Rohrssen again put his head for business to use by networking, and playing some first base, at weekly Central Park softball games with actors like Starr; a diverse crew—diverse enough to include both Meat Loaf and Al Pacino—also played in the games.
"You'd find yourself in front of a director, or a producer, and they say, 'Hey we'd like to see you for this part,'" says Rohrssen, who claims his first commercial was happenstance. While waiting for Palminteri to audition as a catcher in a baseball commercial, a casting director saw him and told him that his tryout was next. "She just thought I was the next guy in. She pulled me into the thing, and then boom," he says. "I was just being myself, but people always saw some kind of resemblance."
His peers, coaches and actors alike, would say that Rohrssen was being too modest. "Barry never had to pretend," says Fraschilla, "because he has a gift of personality that comes from who he is. He never needed acting lessons."
Rohrssen's commercials are impossible to find, relegated to dust-covered VCR bins in storage unit sales, but his film reel is available. His debut was Glengarry Glen Ross, James Foley's adaptation of David Mamet's legendary play about capitalism, desperation, and real estate salesmanship. Rohrssen considers the role his acting highlight. Perched atop a desk in Kevin Spacey's office, Rohrssen was cast as a non-speaking assistant detective; he has often joked that you miss him if you left the theater to get popcorn. In the credits, his name is misspelled as Barry Rossen.
He has three other credits, not including a documentary about Kevin Laue, a one-armed center who played for Rohrssen at Manhattan. There was Maverick Square, a 1990 TV pilot set in east Boston starring Michael Chiklis in which Rohrssen played Bobby The Butcher. "Just like in every neighborhood or town, there was a butcher shop, and I guess I looked like a butcher in east Boston," he says.
He then acted in A Novel Romance, a 2011 rom-com with Steve Guttenberg and Shannon Elizabeth. Rohrssen appears in one scene, a friendly flag football game that turns rough when he starts talking trash. "He was very good in that scene," says Morris Levy, the former New York club promoter who produced the film, "and I really think he would have acted more—he loves to get involved."
His latest film, 2014's Affluenza, opened right after he accepted the Kentucky job. While the film is loosely based on The Great Gatsby, it's set during the past recession; Rohrssen helped produce the film, and has a role as a detective. The movie has a 20 percent rating on Rotten Tomatoes. "I did see A Novel Romance, and I liked that one, but I never saw Affluenza," says Rohrssen. "I was actually busy and working on other stuff."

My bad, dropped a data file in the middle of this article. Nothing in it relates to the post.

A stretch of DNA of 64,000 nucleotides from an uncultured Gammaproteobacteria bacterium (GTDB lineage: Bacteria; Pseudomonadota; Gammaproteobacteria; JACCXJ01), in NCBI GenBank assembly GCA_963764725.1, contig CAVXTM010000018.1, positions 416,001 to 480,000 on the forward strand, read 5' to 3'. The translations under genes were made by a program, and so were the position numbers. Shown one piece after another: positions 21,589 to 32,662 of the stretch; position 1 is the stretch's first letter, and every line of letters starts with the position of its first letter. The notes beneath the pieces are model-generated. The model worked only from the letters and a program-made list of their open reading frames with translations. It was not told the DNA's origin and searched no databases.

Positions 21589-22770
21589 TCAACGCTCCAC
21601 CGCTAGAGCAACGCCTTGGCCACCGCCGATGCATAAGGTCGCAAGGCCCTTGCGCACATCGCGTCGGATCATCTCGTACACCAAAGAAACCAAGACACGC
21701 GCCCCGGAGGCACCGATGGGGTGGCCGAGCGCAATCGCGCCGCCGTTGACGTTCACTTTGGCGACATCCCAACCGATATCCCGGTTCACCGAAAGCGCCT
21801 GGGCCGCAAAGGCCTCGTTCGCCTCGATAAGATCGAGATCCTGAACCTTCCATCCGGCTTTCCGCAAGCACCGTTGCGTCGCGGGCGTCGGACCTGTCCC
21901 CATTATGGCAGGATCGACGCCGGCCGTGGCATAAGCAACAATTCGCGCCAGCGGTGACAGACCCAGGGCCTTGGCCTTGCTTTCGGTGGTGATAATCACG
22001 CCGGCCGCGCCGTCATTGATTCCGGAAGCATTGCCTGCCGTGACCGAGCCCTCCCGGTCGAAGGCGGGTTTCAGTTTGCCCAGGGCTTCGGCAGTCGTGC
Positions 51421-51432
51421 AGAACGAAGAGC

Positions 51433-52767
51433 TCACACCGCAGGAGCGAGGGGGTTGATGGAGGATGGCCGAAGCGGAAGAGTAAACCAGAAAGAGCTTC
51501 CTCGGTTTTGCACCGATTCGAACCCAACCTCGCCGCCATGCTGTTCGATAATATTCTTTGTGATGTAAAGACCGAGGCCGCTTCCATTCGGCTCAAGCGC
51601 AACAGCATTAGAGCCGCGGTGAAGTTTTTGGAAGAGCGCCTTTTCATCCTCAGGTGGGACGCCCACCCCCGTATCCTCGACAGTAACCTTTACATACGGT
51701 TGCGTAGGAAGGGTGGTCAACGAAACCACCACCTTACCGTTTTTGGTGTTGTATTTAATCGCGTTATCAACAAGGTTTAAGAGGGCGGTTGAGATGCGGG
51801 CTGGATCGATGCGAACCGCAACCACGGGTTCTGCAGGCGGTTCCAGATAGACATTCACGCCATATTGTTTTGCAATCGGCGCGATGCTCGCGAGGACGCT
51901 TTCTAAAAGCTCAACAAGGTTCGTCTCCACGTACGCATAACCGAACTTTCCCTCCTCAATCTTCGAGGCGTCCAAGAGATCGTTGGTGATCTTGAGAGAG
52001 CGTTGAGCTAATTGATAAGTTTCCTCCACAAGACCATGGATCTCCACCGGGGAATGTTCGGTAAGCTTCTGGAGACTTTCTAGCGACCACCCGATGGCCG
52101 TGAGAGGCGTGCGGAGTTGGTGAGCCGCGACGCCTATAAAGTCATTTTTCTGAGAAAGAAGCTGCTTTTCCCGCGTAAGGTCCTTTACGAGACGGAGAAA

By the time Glengarry Glen Ross hit theaters in 1992, Rohrssen was in his early thirties and itching for a career change. It was, finally, time to get into coaching. "Who's to say Maverick Square doesn't become a hit, and I have a recurring part?" says Rohrssen. "I would still wind up coaching. If we would have shot it in Boston, I would have been at Boston College's practices once a week. The Boston Celtics' practices once a week."
Rohrssen had a conversation with a friend from the neighborhood who also needed an assistant: Ron Ganulin, then the head coach at St. Francis Brooklyn. That was the start of his departure from what had then been his bubble—Rohrssen left the nightlife world behind, with barely a toe dipped in the acting scene and a SAG card he dusted off annually "just to keep it active."
From there, he reunited with Bayno, his longtime friend, who had just been hired as head coach at UNLV. Rohrssen then followed Ben Howland back east to Pittsburgh, where he created a fruitful Big Apple-to-Steel City pipeline, landing recruits like Carl Krauser, Levance Fields, and Ronald Ramon, who helped turn Pittsburgh into a brawny Big East power. "Slice has his own way of talking," Krauser says. "When he is into the game, he's into the game, and I still remember him walking up and down the sidelines, saying, 'Let's get these motherfuckers!'"
Rohrssen stayed at Pitt for much of the 2000s before finally getting his first head coaching job at Manhattan in 2006, a job he kept for four seasons.
Now at St. John's, he has come full circle. "I say this respectfully to the people are trying to act, it isn't something I pursue anymore," he ssays. As if to prove a point, following our conversation, Rohrssen comes back into the office, pantomimes see? and shows me his caller ID—Larry Brown of SMU is on the phone.
"I wasn't settled in," Rohrssen said at one point while laying out his winding life's story. "I didn't say this is what I am going to do, and this is what I want to do. I had always known I was going to coach one day." In Queens, alongside his old pickup running partner and in the only job he ever really wanted, Rohrssen is finally home.